Would you trust Vladimir Putin with the keys to the web?

There are not many reasons for going to Dubai in December. In fact, there are not many reasons for going to Dubai full stop, but here’s one possible exception. Next month the International Telecommunications Union (ITU) is holding the World Conference on International Telecommunications (WCIT-12) in that benighted city. The purpose of the conference is to review the current international telecommunications regulations (ITRs), which “serve as the binding global treaty designed to facilitate international interconnection and interoperability of information and communication services”.Riveting stuff, eh? Before deciding whether to book a flight, you click on the link on the ITU site labelled “participation”. There is a link labelled “announced list of participants”. So you click on that, and up comes a page that says “administrative document 4” with a 1980s-style image of a key and the words “document restricted to TIES users” – or in other words, “member states, sector members, associates and academia”. And suddenly you’re back in a 1950s world of UN bureaucrats on tax-free salaries deciding global issues in secret conclaves.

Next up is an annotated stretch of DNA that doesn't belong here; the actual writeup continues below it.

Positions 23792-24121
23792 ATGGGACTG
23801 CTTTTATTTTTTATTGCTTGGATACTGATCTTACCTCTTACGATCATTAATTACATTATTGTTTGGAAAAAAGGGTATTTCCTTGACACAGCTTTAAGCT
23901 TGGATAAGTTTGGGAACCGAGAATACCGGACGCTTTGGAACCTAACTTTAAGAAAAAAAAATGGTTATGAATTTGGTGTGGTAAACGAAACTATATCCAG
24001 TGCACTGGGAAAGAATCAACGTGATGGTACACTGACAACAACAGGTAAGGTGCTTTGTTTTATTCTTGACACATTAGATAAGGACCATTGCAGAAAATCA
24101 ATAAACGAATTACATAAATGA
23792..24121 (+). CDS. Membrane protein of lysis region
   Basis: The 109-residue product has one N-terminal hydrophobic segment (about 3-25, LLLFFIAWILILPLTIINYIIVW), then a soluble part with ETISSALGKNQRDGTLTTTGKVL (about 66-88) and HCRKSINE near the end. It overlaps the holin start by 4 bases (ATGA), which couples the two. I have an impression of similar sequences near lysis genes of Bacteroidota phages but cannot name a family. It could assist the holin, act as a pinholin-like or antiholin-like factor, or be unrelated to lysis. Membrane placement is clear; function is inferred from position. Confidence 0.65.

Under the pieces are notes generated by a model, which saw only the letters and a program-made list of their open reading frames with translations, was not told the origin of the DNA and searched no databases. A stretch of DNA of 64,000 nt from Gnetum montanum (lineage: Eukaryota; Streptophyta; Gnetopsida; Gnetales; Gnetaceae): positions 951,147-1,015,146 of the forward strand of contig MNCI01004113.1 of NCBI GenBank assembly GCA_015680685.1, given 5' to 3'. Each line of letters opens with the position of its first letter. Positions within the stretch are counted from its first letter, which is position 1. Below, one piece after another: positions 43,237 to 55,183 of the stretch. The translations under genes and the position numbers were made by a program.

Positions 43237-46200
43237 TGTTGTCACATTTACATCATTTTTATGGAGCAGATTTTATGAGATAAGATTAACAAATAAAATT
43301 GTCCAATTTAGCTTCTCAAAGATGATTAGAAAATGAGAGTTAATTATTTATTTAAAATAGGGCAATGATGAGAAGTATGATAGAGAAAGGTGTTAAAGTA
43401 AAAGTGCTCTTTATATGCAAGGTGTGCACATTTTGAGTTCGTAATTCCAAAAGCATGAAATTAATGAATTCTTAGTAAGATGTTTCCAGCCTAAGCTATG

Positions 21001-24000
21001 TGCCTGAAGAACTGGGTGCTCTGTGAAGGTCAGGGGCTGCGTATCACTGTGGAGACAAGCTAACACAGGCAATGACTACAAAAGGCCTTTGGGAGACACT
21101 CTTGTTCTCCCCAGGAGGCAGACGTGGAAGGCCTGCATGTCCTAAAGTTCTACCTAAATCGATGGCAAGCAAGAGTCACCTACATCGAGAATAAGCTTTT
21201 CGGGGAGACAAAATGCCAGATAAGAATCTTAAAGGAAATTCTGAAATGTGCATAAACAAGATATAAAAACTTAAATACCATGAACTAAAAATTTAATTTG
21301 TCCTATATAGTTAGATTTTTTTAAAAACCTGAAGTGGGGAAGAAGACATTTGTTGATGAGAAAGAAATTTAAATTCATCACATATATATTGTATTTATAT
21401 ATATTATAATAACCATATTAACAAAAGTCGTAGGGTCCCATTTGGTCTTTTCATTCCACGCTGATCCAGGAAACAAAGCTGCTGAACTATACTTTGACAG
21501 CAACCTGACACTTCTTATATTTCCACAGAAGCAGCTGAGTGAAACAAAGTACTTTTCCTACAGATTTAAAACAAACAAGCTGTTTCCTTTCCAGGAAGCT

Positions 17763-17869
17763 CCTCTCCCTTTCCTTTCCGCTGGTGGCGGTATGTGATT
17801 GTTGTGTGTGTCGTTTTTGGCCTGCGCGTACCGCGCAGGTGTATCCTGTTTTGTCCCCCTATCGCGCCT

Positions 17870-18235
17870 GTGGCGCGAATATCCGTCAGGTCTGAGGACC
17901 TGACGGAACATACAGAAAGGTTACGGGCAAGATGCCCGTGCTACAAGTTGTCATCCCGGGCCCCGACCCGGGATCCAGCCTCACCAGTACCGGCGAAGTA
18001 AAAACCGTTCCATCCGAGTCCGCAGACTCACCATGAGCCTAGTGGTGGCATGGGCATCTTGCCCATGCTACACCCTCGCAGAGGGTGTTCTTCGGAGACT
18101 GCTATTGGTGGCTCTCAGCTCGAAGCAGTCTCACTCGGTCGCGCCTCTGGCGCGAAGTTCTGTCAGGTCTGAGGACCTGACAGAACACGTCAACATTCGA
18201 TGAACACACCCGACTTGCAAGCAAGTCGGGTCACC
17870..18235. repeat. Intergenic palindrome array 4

http://www.guardian.co.uk/technology/2012/nov/25/vladimir-putin-plot-internet-freedomAlso see:The Russians said what?!
With sad inevitability, fears that the WCIT conference was always going to be about surreptitious efforts by the ITU and some countries (read Russia, China, Iran and Saudi Arabia) to take over the Internet came true last week.

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